A wave of integration

14 March 2013

Researchers in Japan have designed and fabricated a compact silicon wire array waveguide, which can minimise phase error associated with the wavelength division multiplexing necessary for all silicon photonics applications.  Two features allowed the team to effect this: the efficient and simple design of the device, and the use of ArF immersion lithography to optimise the manufacturing process.  This is a project undertaken by a number of institutions and corporations, with researchers contributing from Oki Electric Industry, AIST and NTT. The target of the project is advancing the technology for the LSI and photonics integrated systems to realise on-chip data centres.  It began in 2010 and ends in March 2014.

Combine. Split.

Silicon photonics, the use of silicon as an optical medium in integrated circuits, has potential to speed up and simplify a range of applications.  Optical interconnects can transfer data considerably faster than electronic interconnects and, as modern integrated circuits are already silicon based, silicon waveguides can easily be incorporated.

Another example is that of optical routers and signal processing.  Fibre optic communication currently requires a complex set-up at the transmitter and receiver to transfer the optical data to the electronic components.  However, such communication usually uses infrared light, which silicon is transparent to.  This means that silicon waveguides, integrated into the transmitter or receiver circuit, can simplify these devices.

These two applications, along with others in long range telecommunication, require the optical signals to be (de)multiplexed, usually by wavelength.  If the number of channels for this multiplexing is greater than eight, the standard approach is to use an array waveguide grating.

Wide lenses

The array waveguide grating the team used, as Dr Hideaki Okayama explained, “consists of a very small Si waveguide core and a surrounding lower refractive index cladding material. Due to the large refractive index difference between the Si core and the clad, the light can be confined in a very small region - the core size can be smaller than 500 nm.”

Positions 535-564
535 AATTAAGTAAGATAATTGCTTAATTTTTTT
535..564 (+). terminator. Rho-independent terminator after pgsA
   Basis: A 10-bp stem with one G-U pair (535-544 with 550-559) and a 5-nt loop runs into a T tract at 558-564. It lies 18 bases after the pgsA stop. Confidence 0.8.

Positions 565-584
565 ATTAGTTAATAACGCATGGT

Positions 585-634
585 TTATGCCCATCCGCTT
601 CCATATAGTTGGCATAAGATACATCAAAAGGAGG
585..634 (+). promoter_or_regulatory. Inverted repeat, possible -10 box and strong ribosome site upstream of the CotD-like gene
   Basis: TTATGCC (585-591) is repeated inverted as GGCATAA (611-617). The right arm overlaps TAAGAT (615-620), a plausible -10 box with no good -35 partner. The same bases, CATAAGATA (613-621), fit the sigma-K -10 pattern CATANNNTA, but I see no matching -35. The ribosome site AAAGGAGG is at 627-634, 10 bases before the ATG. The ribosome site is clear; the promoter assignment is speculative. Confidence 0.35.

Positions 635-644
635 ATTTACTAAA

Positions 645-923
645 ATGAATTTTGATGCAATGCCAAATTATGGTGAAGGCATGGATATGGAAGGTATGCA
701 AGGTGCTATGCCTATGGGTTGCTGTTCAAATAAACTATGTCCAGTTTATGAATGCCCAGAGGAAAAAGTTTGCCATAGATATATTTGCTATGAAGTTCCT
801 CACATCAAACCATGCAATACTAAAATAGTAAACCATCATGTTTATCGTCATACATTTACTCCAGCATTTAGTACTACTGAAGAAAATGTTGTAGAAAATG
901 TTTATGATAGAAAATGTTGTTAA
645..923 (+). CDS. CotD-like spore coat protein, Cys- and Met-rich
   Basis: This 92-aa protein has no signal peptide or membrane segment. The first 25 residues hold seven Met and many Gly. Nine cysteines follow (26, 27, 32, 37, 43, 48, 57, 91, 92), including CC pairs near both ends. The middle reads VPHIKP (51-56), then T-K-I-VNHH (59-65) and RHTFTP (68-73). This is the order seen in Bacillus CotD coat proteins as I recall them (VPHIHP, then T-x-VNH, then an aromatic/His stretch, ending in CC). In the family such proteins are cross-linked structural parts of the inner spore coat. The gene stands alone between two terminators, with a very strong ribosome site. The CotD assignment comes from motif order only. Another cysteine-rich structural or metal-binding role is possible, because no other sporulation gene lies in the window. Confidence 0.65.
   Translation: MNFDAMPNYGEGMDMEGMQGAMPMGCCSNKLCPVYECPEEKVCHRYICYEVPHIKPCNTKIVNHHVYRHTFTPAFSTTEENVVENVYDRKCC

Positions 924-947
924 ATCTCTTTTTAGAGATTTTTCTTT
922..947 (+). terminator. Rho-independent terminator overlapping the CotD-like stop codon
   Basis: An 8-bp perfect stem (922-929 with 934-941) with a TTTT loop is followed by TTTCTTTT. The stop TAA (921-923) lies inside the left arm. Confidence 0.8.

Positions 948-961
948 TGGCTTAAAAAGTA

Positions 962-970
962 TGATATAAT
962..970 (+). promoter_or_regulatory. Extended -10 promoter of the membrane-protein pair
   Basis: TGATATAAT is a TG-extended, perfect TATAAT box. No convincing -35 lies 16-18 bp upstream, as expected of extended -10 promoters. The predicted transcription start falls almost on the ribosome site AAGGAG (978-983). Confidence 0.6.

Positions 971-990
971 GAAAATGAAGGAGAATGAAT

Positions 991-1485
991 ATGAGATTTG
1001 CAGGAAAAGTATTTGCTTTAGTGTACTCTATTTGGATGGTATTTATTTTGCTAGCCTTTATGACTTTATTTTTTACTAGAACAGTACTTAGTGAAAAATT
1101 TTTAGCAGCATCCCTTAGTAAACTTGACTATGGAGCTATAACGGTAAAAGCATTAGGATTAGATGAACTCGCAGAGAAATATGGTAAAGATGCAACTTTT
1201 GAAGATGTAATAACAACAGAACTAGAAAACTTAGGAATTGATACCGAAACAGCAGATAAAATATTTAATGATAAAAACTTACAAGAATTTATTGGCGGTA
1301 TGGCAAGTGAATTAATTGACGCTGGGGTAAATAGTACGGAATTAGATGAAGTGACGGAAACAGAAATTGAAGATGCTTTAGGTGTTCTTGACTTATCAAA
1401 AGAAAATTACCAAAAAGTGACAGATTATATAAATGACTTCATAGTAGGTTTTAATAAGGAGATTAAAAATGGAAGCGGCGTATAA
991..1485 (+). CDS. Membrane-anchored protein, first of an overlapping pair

To achieve multiplexing, first the input signal is diffracted and shared among the arrayed waveguides, with channel as a function of wavelength. Each signal then propagates along its own path, passing through a series of narrow channel waveguides and wide optical waveguides.  Okayami explained the effect of this process: “The wide and the narrow arrayed waveguides function like lenses and a grating respectively.”

Okayami continued to explain the final stage of the multiplexing, saying that “at the output wide waveguide, the light propagated in the arrayed waveguides are focused into output waveguides. Due to the length difference of the waveguides in the array, the propagation direction of the light becomes a function of wavelengths in the output wide waveguide. Different wavelength lights are focused into different output waveguides.”

Immersing the substrate

The design Okayami described very effectively helps to mitigate phase noise in the system – the problems caused by any unwanted phase discrepancies in the multiplexed light.  However, manufacturing inaccuracies will also have a drastic effect on the phase error, and the team have used a technique known as ArF immersion lithography to overcome this.  Electron beam lithography is the standard process, but Okayami explained that “this uses area-scanning and is thus a time consuming process.”

ArF immersion lithography is photolithographic technique that uses laser light generated by an ArF excimer, focussed by a liquid onto the substrate to produce a device pattern. Analogously to photography, the pattern can then be chemically etched into the substrate, producing the object.  This is a one shot process (simple, compared to the electron beam method) and the high frequency of the ArF generated light, combined with the highly refractive liquid, means a very focussed beam, and thus an accurate image can be generated.

However, a number of problems still need to be overcome before the design can be used in real world applications: the crosstalk between adjacent channels is still too high and needs to be reduced below to -30 dB.  Additionally, polarisation sensitivity must be reduced, temperature stability improved, and a flat-top response of the wavelength transmission peak introduced.

Dr Okayami concluded that several origins of these problems have been identified and that the team are working to improve the device.  He said that “our main target is the optical interconnection for multiple electronic processor units. The ever increasing signal speed and power consumption in the interconnects will require optical technology in the near future.”

Further reading

This article is based on the Letter: Si wire array waveguide grating with parallel star coupler configuration fabricated by ArF excimer immersion lithography (new window).

PEcst: http://www.pecst.org/index_en.html (new window)

A PDF version (new window) of this feature article is also available.

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Cover of Electronics Letters, volume 50, issue 08

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